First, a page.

Poor Harry Truman. It sure sounds like his busy schedule of being president and living in the White House kept him away from the country’s beloved recreation areas. He had to make do with what he had and installed the very first horseshoe court on the White House lawn.Truman also built two bowling lanes in the White House basement. We guess if you can’t make it to the parks, bringing the parks to you is probably the next best thing. Hopefully Mr. Truman found more time in his post-presidency years to visit the parks. They might not have bowling lanes, but many of them sure had horseshoes! Modern day Trumans can locate parks offering any horseshoes or any other desired activity by using the Pocket Ranger® app‘s Explore feature to search By Activity.
4. John Quincy Adams
Well, here’s something you might not know about our 6th president: he was a skinny dipper! Apparently Mr. Adams made good use of the White House’s proximity to the Potomac River by enjoying a nude swim every morning. We’re glad to know we’re not the only ones who enjoy waking up with an invigorating swim, although we don’t think taking a nude dip à la Adams would go over so well in the state and national parks.Luckily, our Pocket Ranger® apps include the state park system’s Rules and Regulations, which makes it easy to keep our clothed bums out of trouble. Perhaps the states should consider updating those policies, though, since it seems President Adam’s quirky workout regimen may be good for the health; he lived to the ripe old age of 80!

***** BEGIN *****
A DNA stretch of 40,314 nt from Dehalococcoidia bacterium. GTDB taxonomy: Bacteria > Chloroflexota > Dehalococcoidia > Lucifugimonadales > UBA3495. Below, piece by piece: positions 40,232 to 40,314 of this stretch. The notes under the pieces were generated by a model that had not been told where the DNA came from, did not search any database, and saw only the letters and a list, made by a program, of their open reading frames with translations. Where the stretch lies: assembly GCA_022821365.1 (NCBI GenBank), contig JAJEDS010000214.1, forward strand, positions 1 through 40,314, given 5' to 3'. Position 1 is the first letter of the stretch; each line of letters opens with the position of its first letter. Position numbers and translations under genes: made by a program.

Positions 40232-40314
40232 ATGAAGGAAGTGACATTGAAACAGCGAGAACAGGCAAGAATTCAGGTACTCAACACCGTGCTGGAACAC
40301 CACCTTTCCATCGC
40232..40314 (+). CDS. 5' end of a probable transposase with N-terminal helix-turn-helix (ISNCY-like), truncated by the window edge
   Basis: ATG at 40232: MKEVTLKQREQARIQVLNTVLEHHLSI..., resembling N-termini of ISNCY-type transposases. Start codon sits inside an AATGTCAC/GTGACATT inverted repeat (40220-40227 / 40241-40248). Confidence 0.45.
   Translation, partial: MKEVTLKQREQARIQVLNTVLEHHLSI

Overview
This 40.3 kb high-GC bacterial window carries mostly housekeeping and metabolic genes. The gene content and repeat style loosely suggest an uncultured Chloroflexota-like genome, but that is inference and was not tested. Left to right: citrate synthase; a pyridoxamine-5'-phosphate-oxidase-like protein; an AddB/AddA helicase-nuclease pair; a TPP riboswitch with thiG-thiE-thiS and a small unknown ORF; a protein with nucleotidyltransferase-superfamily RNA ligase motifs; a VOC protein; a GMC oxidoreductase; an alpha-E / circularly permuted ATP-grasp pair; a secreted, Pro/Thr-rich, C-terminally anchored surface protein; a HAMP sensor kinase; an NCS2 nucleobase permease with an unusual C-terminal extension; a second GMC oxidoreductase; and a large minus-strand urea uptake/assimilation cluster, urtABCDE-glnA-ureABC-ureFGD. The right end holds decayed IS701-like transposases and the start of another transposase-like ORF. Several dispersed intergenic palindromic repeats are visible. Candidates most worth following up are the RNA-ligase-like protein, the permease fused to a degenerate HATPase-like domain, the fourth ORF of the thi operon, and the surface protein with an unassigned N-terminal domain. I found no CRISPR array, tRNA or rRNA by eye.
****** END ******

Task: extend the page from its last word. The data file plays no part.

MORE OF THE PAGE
5. Barack Obama
Michelle Obama’s enthusiasm for White House Vegetable Garden and advocacy of healthy eating have perhaps earned her a more nature-loving reputation than her husband’s. However, President Obama proved himself an equally strong supporter of all things nature with his America’s Great Outdoors (AGO) Initiative, with which he sought to create a conservation and recreation agenda for the 21st century. AGO holds that the American people share the responsibility for protecting and conserving the great outdoors, and looks to local communities for grassroots conservation and policy efforts.We hope Mr. and Mrs. Obama head to the state parks together to see the results of this initiative in action. They could probably make good use of the app‘s Friend Finder on their joint outings and spread their message far and wide with the social share features!
6. George W. Bush
Did you know Dubya was a runner? When George W. Bush became the 43rd president, he was the first ever marathon runner to enter the office. His running record is pretty impressive too; he finished the Houston Marathon in less than 4 hours! We wonder if he is excited about our partnership with American Hiking Society? Hey, W., if you’re reading: use your Pocket Ranger® app‘s GPS map to track and record your progress the next time you hit the trails for a run and share them with the PBN team. We’d love to feature you on our blog!Which is your favorite of the outdoorsy presidents? Is there any president you think should have made the list? Share your thoughts down below!